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ICI Files Friend of the Court Brief in Proxy Access Case

The Investment Company Institute (ICI), and it's affiliate, the Independent Directors Council, have submitted an amicus, or friend of court, brief in support of the Business Roundtable’s and the U.S. Chamber of Commerce’s lawsuit, which seeks to invalidate the proxy access rules adopted by the Securities and Exchange Commission.  In it's brief, the ICI opposes what it characterizes as the "one size fits all" approach it claims the SEC has taken with respect to proxy access, and attempts to demonstrate that "the SEC focused on how its new proxy access rules would apply to operating companies and failed to consider the very different context presented by funds.  As a result, the SEC adopted a 'one-size-fits-all' standard that fails to take into account the extensive regulatory requirements and governance structure that are unique to investment companies."

The ICI's argument focuses on five areas that the SEC's proxy access rules would affect related to mutual funds:

 

1. Federal law provides unique protection to fund shareholders. Existing federal law regulating funds sets independence requirements for fund boards; imposes specific responsibilities on independent directors; requires shareholder approval for key fund decisions; and provides an avenue for shareholder lawsuits against an investment adviser for receipt of excessive compensation. There are no comparable provisions with respect to public operating companies.

2. Funds and their shareholders would lose important efficiencies that are unique to funds. Fund complexes generally have adopted specific board structures (known as “unitary or cluster boards”) designed to efficiently oversee multiple funds. The many benefits of these structures—including increasing the board’s knowledge of fund operations across the complex, strengthening the board’s oversight of the investment adviser, and lowering fund shareholders’ expenses – are threatened by the rule, which invites the election of different directors for particular funds within the complex.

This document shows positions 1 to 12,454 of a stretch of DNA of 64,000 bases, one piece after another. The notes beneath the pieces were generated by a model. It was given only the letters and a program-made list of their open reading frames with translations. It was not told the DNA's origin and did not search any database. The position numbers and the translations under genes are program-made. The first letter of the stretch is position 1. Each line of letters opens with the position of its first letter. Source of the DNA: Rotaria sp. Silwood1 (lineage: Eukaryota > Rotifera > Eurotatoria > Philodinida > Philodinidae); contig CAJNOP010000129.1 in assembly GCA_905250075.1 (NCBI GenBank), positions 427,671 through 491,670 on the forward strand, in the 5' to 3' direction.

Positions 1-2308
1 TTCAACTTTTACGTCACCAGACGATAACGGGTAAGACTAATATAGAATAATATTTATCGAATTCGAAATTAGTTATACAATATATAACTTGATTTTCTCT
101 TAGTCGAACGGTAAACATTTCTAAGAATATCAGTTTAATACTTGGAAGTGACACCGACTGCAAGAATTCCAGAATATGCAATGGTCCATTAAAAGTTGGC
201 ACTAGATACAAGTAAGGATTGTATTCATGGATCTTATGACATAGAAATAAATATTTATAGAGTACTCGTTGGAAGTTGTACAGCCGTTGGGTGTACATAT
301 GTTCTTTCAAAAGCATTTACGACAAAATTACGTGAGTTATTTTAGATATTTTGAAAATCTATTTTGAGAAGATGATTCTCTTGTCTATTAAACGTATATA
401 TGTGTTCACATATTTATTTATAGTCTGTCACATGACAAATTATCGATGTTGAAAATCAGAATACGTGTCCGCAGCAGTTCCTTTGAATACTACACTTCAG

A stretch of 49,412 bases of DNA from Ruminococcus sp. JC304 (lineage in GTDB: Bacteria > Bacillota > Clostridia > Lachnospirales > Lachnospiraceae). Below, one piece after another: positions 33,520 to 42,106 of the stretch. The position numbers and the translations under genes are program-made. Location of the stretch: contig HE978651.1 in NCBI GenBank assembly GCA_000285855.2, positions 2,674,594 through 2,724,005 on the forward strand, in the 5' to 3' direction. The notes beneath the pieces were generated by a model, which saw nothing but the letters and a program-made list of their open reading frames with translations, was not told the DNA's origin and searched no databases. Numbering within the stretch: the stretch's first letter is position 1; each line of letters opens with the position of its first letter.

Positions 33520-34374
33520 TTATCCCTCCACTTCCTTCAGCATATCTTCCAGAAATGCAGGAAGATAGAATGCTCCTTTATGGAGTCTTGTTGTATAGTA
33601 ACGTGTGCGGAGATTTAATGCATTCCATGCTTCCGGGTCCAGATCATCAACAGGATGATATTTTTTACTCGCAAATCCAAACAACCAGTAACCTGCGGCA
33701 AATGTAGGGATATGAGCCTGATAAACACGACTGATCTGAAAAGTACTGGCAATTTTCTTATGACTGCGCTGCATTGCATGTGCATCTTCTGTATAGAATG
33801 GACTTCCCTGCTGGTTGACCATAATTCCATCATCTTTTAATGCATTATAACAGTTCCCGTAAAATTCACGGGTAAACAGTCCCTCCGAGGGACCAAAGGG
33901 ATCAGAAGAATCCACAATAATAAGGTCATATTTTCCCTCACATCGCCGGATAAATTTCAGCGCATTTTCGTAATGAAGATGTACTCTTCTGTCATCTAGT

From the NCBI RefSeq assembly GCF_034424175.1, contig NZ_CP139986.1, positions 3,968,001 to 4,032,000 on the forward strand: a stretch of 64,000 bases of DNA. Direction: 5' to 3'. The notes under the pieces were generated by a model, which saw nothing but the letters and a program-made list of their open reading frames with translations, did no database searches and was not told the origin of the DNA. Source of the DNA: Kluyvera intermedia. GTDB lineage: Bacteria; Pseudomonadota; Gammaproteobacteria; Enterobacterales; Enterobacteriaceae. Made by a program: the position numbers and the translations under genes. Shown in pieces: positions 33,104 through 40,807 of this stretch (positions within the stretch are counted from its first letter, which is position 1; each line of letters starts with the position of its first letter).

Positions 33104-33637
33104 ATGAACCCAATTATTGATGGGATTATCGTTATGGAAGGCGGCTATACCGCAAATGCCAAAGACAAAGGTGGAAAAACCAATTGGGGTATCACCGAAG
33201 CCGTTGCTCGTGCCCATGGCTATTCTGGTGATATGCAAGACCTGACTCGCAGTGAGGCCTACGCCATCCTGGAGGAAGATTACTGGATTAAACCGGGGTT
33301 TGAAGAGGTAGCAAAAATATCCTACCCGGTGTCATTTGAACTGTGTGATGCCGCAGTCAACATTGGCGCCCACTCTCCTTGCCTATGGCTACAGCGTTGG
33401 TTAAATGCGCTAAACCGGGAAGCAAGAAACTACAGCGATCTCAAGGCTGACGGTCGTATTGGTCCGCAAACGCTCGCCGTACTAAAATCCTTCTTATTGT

3. Applying the rules to funds is wholly inconsistent with a recent SEC action. As recently as July 2009, the SEC approved an exemption for funds from a New York Stock Exchange rule concerning director elections. In doing so, the SEC concluded that “the different regulatory regime for registered investment companies supports the exemption.” The SEC offered no explanation for its sudden change in policy.

4. The SEC relied on empirical studies that expressly excluded funds. The SEC failed to conduct studies assessing the rule’s impact on the fund industry and relied on empirical studies based on operating companies. Given the unique features of funds, as well as the size of the fund industry, the SEC cannot rationally rely on those studies without considering whether there are meaningful differences between funds and operating companies that require a different analysis.

5. The SEC failed to consider fully the rule’s effect on efficiency, competition, and capital formation. The SEC admitted the rule would “increase costs and potentially decrease efficiency” of fund boards. The SEC failed to consider whether current federal law provides “sufficient protections” for shareholders so as to outweigh the obvious efficiency costs of rule. The SEC compounded its error by failing to consider the extent of existing competition in its analysis, because if it had, it would have found that funds exist in a highly competitive market.

The ICI's announcement and description of its amicus brief is is available at: http://www.ici.org/policy/current_issues/10_news_proxy_amicus

The full text of the ICI brief is available at:  http://www.ici.org/pdf/24777.pdf